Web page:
1. Oliver Morgan (Birmingham Uni) – 1:56.27
  2. Luke Greenbank (L;borogh PC) – 1:56.39
  3. Brodie Williams (Bath PC) – 1:57.02
  4. Jonathon Marshall (Carnegie) – 1:58.11
  5. Charlie Brown (L’borogh PC) – 1:58.30
  6. Jack Skerry (Bath PC) – 1:58.60
  7. Matthew Ward (Bath PC) – 1:59.03
  8. Cameron Brooker (Bath PC) – 1:59.97

It was a back-and-forth race in the men’s 200 back; Florida Gator freshman Jonny Marshall took the race out fast, flipping first at the 100 in 56.08. Hot on his heels were Luke Greenbank and Oliver Morgan, who were just behind at 56.39 and 56.89. By the 150 turn, Greenbank had started to close the gap but used a strong underwater to move past Marshall. Marshall started to fade in the last 25 as was passed by three swimmers.

It looked like it was going to be Greenbank, but Oliver Morgan dropped a swift 29.26 last 50 to just get past the 2021 bronze medalist to take the win in 1:56.27, .12 ahead of Greenbank’s 1:56.39. Also dropping a sub 30 last 50 was Brodie Williams, but his 29.49 wasn’t enough to catch Greenbank for second.

The top three all were under the nomination standard of 1:57.28. Morgan was already on the team courtesy of his 100-back win, but Greenbank will have to wait to see if the Performance Director and Head Coach will select him as one of their discretionary picks.

Women’s 100 Breaststroke– Finals

  • World Record: 1:04.13 – Lilly King, USA (2017)
  • British Record: 1:06.21 – Molly Renshaw (2021)
  • 2021 Champion: Sarah Vasey – 1:06.37
  • Nomination Standard: 1:06.31
  • OLY A/B Standards: 1:06.79/1:07.12

Top 8:

  1. Angharad Evans (Uni of Stirling) – 1:06.54
  2. Kara Hanlon (Edinburgh Uni) – 1:06.60
  3. Imogen Clark (Derby Excel) – 1:07.37
  4. Leah Schlosshan (Co Leeds) – 1:08.26
  5. Sienna Robinson (Lboro Uni) – 1:08.57
  6. Anna Morgan (Edinburgh Uni) – 1:08.61
  7. Elizabeth Booker (L’borogh PC) – 1:09.26
  8. Amy Crowley (Co Cardiff) – 1:09.79

After this morning’s fireworks, Angharad Evans was just a little short this evening. At the 50 turn, she was just .01 slower than this morning but appeared to tighten up in the last 25 meters as a fast-charging Kara Hanlon made her move to try to catch her. Evans just held on and won in 1:06.54, only .04 ahead of Hanlon’s 1:06.60.

Both swimmers were outside of the nomination standard tonight (Evans’s time this morning does not count toward roster qualification), so neither is guaranteed a spot on the train. Evans could be named for the 4×100 medley but will have to wait for the 100-free relay results to see if the relay meets the self-imposed nomination standard. Hanlon, who won the 200, could be a discretionary pick but will have to wait for the roster to be made official. Both swimmers were under the Olympic Qualifying time of 1:06.79, so theoretically, if both were selected, one could see the pair chasing Molly Renshaw‘s record of 1:06.21.

Blocksidge gets a lot of attention for her age, but 12-year-old Iona Winnifrith went above and beyond her. Winnifrith, who swims in the SB7 class, tied points-wise (995) with Brock Whiston in the 100 breaststroke in a time of 1:31.58, lowering her own Senior SB7 national record in process. The pair will share the title of British champion and were just two of six swimmers who hit the nominating time.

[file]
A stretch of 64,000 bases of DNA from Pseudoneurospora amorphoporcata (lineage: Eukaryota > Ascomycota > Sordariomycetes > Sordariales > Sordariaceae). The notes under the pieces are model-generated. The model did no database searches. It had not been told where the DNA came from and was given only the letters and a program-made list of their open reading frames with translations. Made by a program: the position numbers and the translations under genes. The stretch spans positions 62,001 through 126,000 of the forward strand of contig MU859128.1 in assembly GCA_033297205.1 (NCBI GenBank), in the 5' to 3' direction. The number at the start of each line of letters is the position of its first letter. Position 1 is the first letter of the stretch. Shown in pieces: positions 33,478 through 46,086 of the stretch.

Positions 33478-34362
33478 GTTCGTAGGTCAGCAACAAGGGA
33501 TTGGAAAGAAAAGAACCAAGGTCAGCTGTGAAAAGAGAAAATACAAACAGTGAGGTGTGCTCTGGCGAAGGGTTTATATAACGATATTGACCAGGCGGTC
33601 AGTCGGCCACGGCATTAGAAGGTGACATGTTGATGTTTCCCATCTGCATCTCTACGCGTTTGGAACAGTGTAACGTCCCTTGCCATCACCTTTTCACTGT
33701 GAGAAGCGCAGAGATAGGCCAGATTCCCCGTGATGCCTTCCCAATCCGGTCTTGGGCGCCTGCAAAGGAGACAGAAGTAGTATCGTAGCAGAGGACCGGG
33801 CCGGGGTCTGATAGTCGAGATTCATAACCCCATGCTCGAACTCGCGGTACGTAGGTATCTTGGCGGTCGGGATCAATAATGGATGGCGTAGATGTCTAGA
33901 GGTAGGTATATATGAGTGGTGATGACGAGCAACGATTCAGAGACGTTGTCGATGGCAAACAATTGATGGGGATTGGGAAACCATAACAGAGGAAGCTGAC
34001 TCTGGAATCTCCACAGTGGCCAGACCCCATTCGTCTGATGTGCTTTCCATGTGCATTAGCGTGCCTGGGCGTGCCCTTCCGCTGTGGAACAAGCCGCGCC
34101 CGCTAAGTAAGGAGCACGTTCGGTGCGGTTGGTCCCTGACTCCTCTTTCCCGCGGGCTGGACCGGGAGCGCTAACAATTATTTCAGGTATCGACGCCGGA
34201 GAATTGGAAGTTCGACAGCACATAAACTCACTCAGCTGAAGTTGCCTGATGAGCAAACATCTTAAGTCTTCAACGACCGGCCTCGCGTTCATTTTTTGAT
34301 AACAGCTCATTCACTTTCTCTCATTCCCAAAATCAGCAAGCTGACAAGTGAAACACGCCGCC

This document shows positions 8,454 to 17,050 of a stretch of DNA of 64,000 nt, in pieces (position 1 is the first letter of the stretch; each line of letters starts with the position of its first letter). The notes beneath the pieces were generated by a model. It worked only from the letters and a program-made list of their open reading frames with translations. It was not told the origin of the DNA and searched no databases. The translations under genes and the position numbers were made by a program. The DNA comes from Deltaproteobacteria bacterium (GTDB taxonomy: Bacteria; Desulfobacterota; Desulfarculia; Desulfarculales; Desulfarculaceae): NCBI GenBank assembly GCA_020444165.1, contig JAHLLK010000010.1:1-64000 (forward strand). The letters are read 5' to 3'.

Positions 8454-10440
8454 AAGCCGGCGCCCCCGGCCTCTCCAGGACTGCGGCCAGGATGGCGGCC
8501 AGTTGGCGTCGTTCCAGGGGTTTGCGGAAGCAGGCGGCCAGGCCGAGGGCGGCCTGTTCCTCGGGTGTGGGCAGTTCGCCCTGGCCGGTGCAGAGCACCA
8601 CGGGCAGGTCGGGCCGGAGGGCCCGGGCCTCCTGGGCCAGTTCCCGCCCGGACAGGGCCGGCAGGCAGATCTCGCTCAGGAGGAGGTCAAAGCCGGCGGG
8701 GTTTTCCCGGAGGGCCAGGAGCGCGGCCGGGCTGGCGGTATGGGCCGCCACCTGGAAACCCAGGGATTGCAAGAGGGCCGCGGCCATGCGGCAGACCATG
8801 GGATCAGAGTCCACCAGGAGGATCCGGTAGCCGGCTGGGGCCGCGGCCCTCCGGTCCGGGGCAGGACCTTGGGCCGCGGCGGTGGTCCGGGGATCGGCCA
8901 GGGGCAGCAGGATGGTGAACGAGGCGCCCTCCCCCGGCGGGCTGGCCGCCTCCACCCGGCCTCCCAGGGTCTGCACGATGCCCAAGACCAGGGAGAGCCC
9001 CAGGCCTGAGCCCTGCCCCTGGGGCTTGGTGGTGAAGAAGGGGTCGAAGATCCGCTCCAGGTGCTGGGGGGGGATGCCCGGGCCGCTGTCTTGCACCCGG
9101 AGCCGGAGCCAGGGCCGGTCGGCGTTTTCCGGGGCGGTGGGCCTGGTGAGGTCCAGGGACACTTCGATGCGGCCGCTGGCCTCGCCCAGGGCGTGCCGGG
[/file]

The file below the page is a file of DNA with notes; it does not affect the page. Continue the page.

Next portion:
Women’s 100 Freestyle– Finals

  • World Record: 51.71 – Sarah Sjostrom, Sweden (2017)
  • British Record: 52.75 –Anna Hopkin (2021)
  • 2021 Champion: Freya Anderson – 53.40
  • Nomination Standard: 53.55
  • 4×100 Nomination Standard: 3:36.40
  • OLY A/B Standards: 53.61/53.88

Top 8:

  1. Anna Hopkin (L’borogh PC) – 53.33
  2. Eva Okaro (Repton) – 54.46
  3. Freya Anderson (Bath PC) – 54.59
  4. Freya Colbert (L’borogh PC) – 55.10
  5. Evelyn Davis (Uni of Stirling) – 55.25
  6. Abbie Wood (L’borogh PC) – 55.26
  7. Lucy Hope (Uni of Stirling) – 55.35
  8. Isabella Hindley (L’borogh PC) – 55.59

Anna Hopkin proves that you need not be tall to be a good sprinter, as she surged to a lead at the 50 and only built upon it there. Out in 25.61, Hopkin came home in 27.72 to touch the wall in 53.33, dipping under the standard by .22. Hopkin was a little faster in Doha, finishing 5th in the final with a time of 53.09.

Hitting her second personal best on the day was 17-year-old Eva Okaro. Okaro was 54.60 this morning and lopped off another .14 to win her 2nd silver medal of the meet with a time of 54.46. A little behind her in winning the bronze medal was Freya Anderson, who touched in 54.59 after having swum 55.01 this morning.

The cumulative time of the aforementioned three and Freya Colbert‘s 55.10 adds up to 3:37.48, meaning they are over a second off the nomination standard. At the 2023 Worlds, the team of Hopkin, Lucy Hope, Abbie Wood and Freya Anderson placed 4th and set a national record of 3:33.90, so the relay certainly could be in contention but will need all of the legs to be on form.

With Hopkin’s 53.33, it also appears that the women’s 4×100 medley will fall short of the nomination standard. Adding up her time with Dawson’s backstroke (59.74), Evans’s breaststroke (1:06.54), and Keanna Macinnes‘ butterfly (57.92), the cumulative time is 3:57.53, but heir target time was 3:56.89.

Men’s 200 Freestyle – Finals

  • World Record: 1:42.00 – Paul Biedermann, Germany (2009)
  • British Record: 1:44.22 – Thomas Dean (2021)
  • 2021 Champion: Duncan Scott – 1:44.47
  • Nomination Standard: 1:45.96
  • 4×200 Nomination Standard: 7:07.40
  • OLY A/B Standards: 1:57.26/1:57.85

Top 8:

  1. Matt Richards (Millfield) – 1:44.69